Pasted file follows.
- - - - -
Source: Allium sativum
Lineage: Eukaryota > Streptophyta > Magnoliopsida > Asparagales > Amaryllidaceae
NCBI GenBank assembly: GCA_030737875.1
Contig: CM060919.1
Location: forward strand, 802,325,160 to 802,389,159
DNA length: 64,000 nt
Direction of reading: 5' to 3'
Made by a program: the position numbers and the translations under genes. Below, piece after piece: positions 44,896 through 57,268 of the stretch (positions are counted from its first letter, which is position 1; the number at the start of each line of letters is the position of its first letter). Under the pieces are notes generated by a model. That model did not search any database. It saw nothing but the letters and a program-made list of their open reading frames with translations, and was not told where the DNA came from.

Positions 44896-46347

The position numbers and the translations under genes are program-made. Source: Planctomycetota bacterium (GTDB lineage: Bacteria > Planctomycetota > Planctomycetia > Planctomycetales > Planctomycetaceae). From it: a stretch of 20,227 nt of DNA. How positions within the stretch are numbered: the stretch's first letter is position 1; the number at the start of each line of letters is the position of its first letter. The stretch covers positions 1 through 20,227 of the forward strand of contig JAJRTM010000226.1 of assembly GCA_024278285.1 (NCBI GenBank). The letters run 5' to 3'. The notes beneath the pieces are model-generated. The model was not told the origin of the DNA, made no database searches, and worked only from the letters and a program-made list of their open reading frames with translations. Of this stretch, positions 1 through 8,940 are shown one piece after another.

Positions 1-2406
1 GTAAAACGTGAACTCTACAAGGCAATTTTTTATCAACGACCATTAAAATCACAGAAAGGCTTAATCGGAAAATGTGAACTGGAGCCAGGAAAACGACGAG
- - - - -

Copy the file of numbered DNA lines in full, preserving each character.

Source: Allium sativum
Lineage: Eukaryota > Streptophyta > Magnoliopsida > Asparagales > Amaryllidaceae
NCBI GenBank assembly: GCA_030737875.1
Contig: CM060919.1
Location: forward strand, 802,325,160 to 802,389,159
DNA length: 64,000 nt
Direction of reading: 5' to 3'
Made by a program: the position numbers and the translations under genes. Below, piece after piece: positions 44,896 through 57,268 of the stretch (positions are counted from its first letter, which is position 1; the number at the start of each line of letters is the position of its first letter). Under the pieces are notes generated by a model. That model did not search any database. It saw nothing but the letters and a program-made list of their open reading frames with translations, and was not told where the DNA came from.

Positions 44896-46347

The position numbers and the translations under genes are program-made. Source: Planctomycetota bacterium (GTDB lineage: Bacteria > Planctomycetota > Planctomycetia > Planctomycetales > Planctomycetaceae). From it: a stretch of 20,227 nt of DNA. How positions within the stretch are numbered: the stretch's first letter is position 1; the number at the start of each line of letters is the position of its first letter. The stretch covers positions 1 through 20,227 of the forward strand of contig JAJRTM010000226.1 of assembly GCA_024278285.1 (NCBI GenBank). The letters run 5' to 3'. The notes beneath the pieces are model-generated. The model was not told the origin of the DNA, made no database searches, and worked only from the letters and a program-made list of their open reading frames with translations. Of this stretch, positions 1 through 8,940 are shown one piece after another.

Positions 1-2406
1 GTAAAACGTGAACTCTACAAGGCAATTTTTTATCAACGACCATTAAAATCACAGAAAGGCTTAATCGGAAAATGTGAACTGGAGCCAGGAAAACGACGAG